The UK’s new financial regulators will need clear lines of responsibility and the right statutory objectives if they are to meet their intended aims, the British Bankers’ Association (BBA) has told the joint committee of MPs and Lords scrutinising the new UK Financial Services Bill.
More important than the new regulatory structure will be clarity in the chain of command so that it is clear who is in charge when problems arise, the BBA told the Lilley Committee on the Financial Services Bill in a written response.
The ‘twin peaks’ regulatory structure will see the creation of two new regulators – the Prudential Regulatory Authority (PRA) and the Financial Conduct Authority (FCA). The BBA believes this may well strengthen safeguards in the financial system by engaging more closely with regulated firms and also monitoring risks to the financial system, but this success depends on the new regulators having the right statutory objectives, good quality staff and a coherent focus. Among those objectives should be maintaining the UK’s competitiveness as a global financial centre.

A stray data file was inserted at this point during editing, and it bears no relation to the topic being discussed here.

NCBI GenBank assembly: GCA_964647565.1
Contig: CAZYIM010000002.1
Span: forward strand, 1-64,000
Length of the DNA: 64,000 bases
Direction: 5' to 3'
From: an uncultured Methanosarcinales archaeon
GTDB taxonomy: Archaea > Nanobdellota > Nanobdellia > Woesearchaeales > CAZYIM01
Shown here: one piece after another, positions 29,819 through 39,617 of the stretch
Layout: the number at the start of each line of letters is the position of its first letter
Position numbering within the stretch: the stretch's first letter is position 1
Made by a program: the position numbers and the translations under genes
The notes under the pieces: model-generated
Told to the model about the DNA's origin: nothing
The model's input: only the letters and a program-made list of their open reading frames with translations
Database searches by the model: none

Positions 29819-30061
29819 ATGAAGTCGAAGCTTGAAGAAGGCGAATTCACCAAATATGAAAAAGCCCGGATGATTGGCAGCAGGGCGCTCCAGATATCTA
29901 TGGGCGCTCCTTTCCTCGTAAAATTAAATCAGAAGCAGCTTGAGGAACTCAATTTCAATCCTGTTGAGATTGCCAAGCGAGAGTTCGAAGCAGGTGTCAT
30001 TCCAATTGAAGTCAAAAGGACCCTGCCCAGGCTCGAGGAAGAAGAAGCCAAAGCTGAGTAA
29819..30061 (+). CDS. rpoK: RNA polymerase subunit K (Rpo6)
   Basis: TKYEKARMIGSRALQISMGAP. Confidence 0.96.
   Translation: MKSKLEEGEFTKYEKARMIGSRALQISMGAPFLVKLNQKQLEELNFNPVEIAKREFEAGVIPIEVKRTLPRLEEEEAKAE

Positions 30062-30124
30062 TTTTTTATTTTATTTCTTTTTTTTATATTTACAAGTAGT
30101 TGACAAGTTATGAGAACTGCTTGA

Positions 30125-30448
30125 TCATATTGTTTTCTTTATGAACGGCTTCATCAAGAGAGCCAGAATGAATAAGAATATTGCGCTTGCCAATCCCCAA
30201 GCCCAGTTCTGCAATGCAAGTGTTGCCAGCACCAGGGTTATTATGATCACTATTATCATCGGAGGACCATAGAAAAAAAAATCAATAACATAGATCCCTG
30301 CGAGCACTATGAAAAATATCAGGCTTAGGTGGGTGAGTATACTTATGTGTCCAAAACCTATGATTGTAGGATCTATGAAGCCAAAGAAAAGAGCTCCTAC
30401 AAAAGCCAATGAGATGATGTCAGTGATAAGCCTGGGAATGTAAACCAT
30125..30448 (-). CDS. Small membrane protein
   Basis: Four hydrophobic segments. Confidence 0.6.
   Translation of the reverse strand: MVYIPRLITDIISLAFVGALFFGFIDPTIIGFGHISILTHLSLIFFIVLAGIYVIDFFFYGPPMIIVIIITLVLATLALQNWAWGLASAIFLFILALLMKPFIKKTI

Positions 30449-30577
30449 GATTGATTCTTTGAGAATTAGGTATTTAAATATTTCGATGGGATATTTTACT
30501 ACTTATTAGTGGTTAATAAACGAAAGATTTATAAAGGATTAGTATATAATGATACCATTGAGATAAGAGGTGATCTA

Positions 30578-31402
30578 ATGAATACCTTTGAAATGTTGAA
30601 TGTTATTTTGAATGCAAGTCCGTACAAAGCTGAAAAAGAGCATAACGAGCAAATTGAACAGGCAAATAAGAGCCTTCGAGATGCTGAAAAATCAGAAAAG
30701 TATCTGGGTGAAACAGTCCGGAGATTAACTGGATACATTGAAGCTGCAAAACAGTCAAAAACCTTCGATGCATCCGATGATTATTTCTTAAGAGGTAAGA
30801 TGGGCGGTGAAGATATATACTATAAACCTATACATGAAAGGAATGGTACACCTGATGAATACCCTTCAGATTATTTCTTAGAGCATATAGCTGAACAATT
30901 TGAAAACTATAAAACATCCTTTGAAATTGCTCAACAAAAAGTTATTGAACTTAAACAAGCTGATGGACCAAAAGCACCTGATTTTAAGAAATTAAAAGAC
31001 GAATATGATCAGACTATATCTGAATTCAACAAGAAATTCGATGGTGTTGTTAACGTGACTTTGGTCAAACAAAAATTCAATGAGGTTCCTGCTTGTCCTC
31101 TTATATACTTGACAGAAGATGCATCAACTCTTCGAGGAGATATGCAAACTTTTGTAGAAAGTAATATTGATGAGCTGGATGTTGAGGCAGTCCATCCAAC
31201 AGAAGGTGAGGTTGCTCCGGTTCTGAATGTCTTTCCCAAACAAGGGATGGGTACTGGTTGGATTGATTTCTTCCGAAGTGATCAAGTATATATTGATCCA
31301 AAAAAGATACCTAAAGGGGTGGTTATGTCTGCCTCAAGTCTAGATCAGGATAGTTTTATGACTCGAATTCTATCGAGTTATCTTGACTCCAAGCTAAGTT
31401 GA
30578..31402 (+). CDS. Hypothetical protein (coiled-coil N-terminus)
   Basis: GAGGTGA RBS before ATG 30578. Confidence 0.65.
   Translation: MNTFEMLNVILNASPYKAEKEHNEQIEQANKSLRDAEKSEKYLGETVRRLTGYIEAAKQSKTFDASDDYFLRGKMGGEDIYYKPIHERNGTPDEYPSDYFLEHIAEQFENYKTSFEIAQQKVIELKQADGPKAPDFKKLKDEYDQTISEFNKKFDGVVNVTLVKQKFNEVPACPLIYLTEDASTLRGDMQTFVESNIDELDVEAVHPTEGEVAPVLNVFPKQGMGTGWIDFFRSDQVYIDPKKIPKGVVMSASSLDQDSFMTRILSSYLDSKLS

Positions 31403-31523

BBA chief executive officer (CEO) Angela Knight said: “The banking crisis happened in many countries and with differing regulatory structures. What has become clear that is that the right approach to supervision, risk management and business mix is the top requirement. Structure is down the list.
“We support many of the changes such as creating a separate body – the Financial Policy Committee – to safeguard financial stability. This committee along with the two new regulators need to take into account factors such as economic recovery and international competitiveness. A balance is essential to bring about the right combination of stability, credit available and at the right price, and all the jobs that result from having an international centre here in the UK.”
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